leveling screw

As soon as the build plate was leveled I tried a test print.  The Ultimaker 2 prints directly from an SD card. The card comes preloaded with several models. After telling the printer I was printing in PLA, I selected the UltimakerRobot file and hit print.  About 45 minutes later the print was finished.

first print!

The first print came out pretty nice. The base printed with a major hole which I think is due to a gap in between the old test filament in the machine and the new filament I loaded. No big deal, I should have removed the old filament first. Some of the overhangs are a little messy.  And there are tiny gaps in the layers which may be from slight under extrusion (not enough plastic coming out of nozzle). I'll adjust some settings and try again, but it looks like I'm not too far off from getting some excellent prints.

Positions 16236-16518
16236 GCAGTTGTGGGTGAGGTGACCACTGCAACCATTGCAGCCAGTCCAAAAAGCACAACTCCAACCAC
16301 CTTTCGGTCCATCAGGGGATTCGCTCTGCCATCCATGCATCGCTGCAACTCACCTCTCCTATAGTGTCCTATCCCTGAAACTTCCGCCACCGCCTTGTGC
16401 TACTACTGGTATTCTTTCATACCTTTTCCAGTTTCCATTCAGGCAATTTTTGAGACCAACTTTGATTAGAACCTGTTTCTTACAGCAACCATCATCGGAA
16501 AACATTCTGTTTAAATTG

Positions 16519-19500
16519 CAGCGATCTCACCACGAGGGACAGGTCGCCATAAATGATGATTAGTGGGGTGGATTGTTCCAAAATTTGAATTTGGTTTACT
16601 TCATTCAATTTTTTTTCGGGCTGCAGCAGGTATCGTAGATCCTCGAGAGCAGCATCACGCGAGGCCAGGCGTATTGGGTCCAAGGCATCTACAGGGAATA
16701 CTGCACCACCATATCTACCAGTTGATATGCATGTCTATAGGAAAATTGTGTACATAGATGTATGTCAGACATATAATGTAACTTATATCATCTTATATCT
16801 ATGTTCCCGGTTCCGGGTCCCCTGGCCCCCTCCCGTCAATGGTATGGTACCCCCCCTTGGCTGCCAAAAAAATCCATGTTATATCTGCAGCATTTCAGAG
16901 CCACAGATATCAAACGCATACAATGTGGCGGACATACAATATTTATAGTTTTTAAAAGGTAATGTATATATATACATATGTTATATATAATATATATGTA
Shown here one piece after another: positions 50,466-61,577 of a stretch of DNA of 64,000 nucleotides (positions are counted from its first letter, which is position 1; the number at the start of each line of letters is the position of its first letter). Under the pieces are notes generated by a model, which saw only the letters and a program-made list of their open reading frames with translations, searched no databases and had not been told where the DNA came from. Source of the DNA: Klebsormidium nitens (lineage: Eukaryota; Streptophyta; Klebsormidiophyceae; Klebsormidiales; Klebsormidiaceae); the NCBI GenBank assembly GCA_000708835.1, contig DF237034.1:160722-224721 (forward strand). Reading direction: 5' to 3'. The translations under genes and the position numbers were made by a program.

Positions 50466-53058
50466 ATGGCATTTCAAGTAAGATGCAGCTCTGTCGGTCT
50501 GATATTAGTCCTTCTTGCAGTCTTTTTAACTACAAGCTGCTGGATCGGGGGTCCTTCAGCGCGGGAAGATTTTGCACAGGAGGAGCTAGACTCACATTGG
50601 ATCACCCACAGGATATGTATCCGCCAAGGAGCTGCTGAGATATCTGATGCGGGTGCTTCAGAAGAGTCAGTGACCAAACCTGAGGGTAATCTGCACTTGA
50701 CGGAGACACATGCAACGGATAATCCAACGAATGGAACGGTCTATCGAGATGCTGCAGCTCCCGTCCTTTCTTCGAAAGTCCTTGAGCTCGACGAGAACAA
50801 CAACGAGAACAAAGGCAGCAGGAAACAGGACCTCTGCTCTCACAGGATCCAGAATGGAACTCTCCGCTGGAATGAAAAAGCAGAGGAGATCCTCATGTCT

hole is my fault, not printer error

So far I'm pretty impressed with this machine. I can't wait to get this thing dialed in and start printing some useful stuff. I want to document all of the prints that come out of this machine so I can keep track of the settings and help other people get their UM2's dialed in. I don't want to bog down this blog with boring printer settings so I have started a new blog just for that purpose at Check it out.

Monday, November 3, 2014

Dyeing 3D Prints

dyed parts

Recently I designed some parts and had them printed by Shapeways. For a few dollars more I could have had the parts dyed, but none of the colors piqued my interest. Then I remembered seeing these instructions on how to dye printed parts at home. I figured I would give it a try.

original parts

I checked the Rit website and found a color I liked. I selected "Tender Shoots". Luckily I had both of the base colors already.

color recipe
I started by brushing the parts off then scrubbing them under running water to remove the excess nylon powder. The instructions suggested soaking the parts in water for at least 30 minutes or even overnight. I soaked them for two and a half hours.